you stand by answering this control question.

Control question:

When Socrates said I KNOW THAT I KNOW NOTHING he was:

   1) ignorant;
   2) biased;
   3) other (specify).

[Check your answer at the end of this BEN.]


JOHN AMOS COMENIUS ON BOTANY (1663)

John  Amos Comenius (1592-1670) was a great Czech educator, born
in Moravia. At the beginning of the Thirty-Year War  he  had  to
leave  his  homeland  and  as  a  Protestant bishop he was never
allowed to return. He  lived  in  Poland,  Sweden,  Hungary  and
Holland,  where  he  died  in  Amsterdam.  In 1623 he wrote "The
labyrinth of the world and the paradise of the heart"  that  was
published  in 1631. The following paragraphs are from the second
1663  edition  (translated  by  Matthew  Spinka,  University  of
Michigan, English edition published in 1972).

Chapter XIV: The pilgrim examines the medical profession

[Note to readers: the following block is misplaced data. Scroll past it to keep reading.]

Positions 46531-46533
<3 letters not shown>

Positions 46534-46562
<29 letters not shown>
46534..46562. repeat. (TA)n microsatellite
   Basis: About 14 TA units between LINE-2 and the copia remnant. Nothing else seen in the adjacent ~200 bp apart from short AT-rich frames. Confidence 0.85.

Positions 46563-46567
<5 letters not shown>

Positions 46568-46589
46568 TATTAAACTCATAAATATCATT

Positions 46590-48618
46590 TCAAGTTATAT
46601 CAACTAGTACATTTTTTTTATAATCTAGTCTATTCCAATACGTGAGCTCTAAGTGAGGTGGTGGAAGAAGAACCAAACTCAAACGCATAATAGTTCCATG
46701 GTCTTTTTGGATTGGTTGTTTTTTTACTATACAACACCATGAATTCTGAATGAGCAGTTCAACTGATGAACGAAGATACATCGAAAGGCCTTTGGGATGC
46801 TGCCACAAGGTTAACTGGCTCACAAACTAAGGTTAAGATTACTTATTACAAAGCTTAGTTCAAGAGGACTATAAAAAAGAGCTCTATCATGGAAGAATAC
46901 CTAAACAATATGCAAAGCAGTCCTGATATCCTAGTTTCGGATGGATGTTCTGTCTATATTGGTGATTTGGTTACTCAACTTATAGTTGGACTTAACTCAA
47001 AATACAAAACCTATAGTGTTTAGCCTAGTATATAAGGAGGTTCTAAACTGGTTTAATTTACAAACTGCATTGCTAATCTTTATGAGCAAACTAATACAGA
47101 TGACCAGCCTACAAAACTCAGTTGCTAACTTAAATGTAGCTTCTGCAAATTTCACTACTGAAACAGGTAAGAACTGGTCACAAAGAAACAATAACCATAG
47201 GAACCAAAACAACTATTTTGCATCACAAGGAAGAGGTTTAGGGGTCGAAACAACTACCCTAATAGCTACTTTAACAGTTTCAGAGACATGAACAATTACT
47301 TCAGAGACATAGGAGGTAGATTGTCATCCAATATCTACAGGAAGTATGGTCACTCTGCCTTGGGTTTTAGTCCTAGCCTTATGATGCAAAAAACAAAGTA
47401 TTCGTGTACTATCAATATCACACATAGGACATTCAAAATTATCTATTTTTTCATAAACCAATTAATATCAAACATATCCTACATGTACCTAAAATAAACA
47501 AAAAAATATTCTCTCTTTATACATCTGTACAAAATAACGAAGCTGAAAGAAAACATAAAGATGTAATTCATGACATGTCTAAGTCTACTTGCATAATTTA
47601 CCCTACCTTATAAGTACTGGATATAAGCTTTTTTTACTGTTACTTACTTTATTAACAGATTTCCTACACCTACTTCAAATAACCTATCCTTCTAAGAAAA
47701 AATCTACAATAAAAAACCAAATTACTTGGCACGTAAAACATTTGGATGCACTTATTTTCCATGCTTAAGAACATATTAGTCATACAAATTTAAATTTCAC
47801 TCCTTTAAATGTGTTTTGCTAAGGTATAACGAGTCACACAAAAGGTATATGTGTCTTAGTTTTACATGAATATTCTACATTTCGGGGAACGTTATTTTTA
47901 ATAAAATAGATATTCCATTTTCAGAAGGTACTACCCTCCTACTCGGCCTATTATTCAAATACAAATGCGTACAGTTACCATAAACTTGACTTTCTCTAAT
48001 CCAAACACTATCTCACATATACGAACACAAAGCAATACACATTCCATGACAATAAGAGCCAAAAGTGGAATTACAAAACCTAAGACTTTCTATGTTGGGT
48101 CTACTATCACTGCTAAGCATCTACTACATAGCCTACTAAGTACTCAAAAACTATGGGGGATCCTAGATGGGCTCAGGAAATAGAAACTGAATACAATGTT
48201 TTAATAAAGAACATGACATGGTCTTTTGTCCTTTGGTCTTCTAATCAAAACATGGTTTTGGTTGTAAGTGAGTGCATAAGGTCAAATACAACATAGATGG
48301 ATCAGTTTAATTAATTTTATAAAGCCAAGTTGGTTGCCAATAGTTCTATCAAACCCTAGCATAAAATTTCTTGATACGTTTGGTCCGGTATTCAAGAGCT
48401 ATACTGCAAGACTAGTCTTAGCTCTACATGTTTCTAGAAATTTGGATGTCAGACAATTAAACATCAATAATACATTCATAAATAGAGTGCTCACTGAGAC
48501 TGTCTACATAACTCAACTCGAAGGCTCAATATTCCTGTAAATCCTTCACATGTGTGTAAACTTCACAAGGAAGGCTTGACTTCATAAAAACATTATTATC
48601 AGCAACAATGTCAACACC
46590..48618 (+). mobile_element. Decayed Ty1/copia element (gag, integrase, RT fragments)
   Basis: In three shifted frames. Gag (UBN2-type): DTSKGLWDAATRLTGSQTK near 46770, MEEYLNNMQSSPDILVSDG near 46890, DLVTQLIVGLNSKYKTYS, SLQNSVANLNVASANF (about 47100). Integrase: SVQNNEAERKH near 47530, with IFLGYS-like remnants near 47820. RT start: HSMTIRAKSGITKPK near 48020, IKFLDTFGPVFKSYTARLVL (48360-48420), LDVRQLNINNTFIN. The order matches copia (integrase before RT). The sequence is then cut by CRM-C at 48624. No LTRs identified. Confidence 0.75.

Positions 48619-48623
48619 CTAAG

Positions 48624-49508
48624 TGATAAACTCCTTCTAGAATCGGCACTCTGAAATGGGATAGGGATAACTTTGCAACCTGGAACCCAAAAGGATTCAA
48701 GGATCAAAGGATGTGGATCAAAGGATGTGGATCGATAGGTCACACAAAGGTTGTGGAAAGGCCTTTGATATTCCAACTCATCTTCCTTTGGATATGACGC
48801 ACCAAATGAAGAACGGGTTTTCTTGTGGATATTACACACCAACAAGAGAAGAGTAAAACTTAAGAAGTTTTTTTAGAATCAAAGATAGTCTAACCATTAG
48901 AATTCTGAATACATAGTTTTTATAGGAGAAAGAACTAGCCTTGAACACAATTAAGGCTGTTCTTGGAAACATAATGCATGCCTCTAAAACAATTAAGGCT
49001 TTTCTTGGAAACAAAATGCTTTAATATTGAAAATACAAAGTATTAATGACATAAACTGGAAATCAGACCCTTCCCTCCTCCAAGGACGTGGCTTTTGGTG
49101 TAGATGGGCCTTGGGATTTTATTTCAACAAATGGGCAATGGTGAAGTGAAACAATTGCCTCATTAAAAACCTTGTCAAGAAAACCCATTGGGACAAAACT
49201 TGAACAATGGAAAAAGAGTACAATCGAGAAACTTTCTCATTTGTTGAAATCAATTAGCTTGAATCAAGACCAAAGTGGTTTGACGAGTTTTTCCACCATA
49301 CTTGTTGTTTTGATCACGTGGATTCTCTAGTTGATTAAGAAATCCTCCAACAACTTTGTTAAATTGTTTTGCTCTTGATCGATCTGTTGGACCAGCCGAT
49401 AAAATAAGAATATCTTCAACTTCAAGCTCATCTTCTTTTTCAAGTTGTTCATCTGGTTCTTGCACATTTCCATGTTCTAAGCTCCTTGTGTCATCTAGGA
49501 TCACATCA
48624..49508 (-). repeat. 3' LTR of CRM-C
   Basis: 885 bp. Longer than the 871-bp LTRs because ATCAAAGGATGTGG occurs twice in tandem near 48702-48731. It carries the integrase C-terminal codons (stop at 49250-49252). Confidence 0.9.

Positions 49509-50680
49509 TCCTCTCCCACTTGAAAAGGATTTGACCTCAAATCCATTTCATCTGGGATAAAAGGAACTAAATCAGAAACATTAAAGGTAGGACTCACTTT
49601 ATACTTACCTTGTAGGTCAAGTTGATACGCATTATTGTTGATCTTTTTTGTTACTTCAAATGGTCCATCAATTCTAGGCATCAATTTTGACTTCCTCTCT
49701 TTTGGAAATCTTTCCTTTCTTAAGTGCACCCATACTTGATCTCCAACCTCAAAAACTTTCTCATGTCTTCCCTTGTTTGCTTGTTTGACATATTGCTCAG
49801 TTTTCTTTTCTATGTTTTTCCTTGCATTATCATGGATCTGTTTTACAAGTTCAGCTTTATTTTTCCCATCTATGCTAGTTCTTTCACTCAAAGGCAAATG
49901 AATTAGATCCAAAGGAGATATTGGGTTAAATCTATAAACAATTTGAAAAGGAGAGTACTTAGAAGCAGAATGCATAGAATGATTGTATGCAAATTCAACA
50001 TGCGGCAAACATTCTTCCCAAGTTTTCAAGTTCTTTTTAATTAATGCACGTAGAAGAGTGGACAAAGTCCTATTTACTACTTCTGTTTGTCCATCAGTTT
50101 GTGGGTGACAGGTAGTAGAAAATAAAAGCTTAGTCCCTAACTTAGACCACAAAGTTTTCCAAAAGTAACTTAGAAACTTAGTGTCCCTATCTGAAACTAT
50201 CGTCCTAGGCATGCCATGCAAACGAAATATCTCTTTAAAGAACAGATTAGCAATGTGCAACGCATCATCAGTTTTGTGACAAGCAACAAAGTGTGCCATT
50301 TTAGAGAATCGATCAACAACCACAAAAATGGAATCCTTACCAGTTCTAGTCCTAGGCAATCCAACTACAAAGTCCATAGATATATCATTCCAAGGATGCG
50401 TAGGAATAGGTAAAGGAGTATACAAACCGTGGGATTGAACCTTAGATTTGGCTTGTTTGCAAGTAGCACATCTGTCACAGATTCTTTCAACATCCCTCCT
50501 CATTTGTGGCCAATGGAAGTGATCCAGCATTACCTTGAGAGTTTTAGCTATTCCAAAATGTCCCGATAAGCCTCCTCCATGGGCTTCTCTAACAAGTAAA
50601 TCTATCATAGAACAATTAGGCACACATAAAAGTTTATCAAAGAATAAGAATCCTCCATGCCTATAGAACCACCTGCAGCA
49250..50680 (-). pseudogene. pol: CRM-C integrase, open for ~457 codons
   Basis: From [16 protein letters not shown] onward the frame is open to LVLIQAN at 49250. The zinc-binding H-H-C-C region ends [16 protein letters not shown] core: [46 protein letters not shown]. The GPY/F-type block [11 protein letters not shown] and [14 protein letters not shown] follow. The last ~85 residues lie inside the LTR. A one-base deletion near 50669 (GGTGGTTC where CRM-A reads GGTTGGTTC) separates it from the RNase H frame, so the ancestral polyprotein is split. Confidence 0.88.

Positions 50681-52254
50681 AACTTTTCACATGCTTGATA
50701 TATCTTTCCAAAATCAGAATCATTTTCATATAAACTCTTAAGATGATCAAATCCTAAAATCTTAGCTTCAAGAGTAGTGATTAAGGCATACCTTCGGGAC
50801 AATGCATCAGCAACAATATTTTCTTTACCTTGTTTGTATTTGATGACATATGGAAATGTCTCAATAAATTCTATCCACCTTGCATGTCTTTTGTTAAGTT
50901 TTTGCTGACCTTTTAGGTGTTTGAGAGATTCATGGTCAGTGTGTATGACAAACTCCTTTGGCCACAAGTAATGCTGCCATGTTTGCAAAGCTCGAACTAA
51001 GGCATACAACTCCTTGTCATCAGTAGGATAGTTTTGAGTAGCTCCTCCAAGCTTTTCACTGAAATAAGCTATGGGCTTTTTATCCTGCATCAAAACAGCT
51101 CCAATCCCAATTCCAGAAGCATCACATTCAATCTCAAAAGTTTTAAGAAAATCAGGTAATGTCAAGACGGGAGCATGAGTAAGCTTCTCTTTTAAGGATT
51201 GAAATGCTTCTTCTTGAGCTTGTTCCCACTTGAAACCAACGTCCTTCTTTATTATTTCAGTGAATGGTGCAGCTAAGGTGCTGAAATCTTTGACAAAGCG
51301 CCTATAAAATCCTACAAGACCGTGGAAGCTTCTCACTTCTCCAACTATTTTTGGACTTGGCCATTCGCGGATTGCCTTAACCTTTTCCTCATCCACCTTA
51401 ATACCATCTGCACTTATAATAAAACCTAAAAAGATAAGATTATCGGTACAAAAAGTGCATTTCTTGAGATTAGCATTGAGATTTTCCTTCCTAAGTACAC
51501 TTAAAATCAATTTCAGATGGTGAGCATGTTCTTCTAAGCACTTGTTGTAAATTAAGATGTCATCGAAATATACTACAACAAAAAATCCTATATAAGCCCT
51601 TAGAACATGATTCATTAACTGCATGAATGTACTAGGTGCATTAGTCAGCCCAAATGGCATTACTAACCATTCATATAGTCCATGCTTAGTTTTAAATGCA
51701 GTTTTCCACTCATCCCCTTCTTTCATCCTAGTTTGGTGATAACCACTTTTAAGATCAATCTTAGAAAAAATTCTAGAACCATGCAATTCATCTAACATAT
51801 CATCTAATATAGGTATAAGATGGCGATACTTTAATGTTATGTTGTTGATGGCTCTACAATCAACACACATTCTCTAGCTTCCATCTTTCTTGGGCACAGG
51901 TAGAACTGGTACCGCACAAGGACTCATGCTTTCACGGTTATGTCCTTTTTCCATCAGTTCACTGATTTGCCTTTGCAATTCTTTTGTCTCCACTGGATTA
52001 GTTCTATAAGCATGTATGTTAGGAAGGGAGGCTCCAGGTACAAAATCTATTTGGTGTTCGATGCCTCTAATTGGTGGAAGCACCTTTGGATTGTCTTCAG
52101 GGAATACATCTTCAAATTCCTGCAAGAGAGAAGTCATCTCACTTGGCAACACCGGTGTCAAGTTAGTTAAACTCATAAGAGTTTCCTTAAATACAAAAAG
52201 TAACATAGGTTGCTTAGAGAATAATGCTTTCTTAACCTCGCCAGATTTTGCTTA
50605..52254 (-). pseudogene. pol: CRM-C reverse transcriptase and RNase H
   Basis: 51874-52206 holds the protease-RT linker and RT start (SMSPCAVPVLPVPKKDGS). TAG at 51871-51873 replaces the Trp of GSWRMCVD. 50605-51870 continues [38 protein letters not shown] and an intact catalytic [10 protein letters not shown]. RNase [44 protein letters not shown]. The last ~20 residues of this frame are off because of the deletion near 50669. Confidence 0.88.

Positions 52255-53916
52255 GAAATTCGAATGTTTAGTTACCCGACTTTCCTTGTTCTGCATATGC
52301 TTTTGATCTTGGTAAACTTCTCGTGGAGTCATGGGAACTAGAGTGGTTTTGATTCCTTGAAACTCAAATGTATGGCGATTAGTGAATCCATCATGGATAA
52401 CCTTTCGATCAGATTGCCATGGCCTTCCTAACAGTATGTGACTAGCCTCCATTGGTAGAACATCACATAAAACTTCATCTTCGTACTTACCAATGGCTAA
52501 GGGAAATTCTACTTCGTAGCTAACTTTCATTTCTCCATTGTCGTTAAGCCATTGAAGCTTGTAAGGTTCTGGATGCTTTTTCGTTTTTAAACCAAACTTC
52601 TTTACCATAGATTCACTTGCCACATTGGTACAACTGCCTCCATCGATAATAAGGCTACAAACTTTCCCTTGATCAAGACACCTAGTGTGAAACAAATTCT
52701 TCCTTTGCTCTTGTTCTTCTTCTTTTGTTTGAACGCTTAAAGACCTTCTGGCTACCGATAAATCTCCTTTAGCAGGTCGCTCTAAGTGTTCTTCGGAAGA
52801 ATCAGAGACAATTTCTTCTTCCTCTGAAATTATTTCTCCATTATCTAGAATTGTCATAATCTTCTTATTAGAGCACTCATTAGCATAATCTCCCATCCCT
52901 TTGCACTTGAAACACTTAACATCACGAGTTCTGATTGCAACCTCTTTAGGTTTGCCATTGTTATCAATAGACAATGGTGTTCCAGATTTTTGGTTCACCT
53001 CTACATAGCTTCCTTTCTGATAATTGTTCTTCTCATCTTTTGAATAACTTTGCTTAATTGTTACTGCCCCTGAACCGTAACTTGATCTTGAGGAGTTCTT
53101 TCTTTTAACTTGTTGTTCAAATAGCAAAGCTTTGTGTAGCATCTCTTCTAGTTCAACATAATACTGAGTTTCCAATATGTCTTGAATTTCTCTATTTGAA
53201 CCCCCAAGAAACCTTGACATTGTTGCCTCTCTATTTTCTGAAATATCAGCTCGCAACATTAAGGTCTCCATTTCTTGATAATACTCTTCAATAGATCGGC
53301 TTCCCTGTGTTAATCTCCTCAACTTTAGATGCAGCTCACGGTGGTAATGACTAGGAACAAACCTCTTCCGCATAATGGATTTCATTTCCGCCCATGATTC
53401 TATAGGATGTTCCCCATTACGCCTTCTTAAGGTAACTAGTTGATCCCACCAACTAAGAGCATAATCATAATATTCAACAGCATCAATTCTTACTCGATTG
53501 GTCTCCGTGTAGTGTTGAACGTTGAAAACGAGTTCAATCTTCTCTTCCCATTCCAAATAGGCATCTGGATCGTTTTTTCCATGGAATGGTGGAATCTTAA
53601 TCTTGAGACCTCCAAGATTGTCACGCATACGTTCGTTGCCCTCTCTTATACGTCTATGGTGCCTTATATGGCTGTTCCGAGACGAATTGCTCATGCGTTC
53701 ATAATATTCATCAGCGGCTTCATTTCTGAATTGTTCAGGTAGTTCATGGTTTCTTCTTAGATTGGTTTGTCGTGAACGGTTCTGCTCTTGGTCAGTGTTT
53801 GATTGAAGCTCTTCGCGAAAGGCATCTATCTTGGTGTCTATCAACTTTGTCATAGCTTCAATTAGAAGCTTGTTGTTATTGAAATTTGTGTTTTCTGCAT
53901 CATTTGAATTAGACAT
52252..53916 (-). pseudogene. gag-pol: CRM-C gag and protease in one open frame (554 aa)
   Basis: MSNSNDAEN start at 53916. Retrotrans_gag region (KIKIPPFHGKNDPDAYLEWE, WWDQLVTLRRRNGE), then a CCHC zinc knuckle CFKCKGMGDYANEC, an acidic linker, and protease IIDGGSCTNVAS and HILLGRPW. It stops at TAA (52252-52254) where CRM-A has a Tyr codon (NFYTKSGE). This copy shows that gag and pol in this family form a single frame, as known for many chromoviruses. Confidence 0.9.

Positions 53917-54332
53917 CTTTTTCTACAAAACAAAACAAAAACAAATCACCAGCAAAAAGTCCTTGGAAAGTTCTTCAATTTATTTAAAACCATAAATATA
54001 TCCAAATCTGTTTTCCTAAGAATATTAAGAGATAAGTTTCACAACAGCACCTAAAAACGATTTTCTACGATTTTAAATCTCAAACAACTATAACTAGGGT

Anatomy

Having  been  conducted  through some alleys between the physics
and the chemistry lecture rooms into another square, I beheld  a
gruesome sight. There men stretched out a corpse before them and
cutting  off  one limb after another, examined the viscera, with
keen relish exhibiting each other what they found. "What cruelty
to deal with a human being as if he were a beast!" I  exclaimed.
"It must be done; this is their school," my interpreter replied.

Botany

Thereupon,  abandoning  that  task  and dispersing into gardens,
meadows, fields, and mountains, they plucked whatever they found
growing there and piled it into such heaps that many years would
scarcely suffice for its mere sorting  and  scanning.  ...  Then
they  shouted  at  each  other  in  dispute; they had great con-
troversies about the very names of the herbs. He  who  knew  the
greatest  number  of them and how to measure and weigh them, was
crowned with a wreath of those herbs, and was to be  called  the
doctor of art.


NEW BOOK: NORTH AMERICA'S GREAT APE: THE SASQUATCH

Bindernagel,   J.A.   1998.   North  America's  great  ape:  the
   Sasquatch. Beachcomber Books, Courtenay, B.C. 270 p. 
   ISBN  0-9682887-0-7  [soft  cover]  Cost: CDN$25.00 + 3.00 
   (shipping + handling)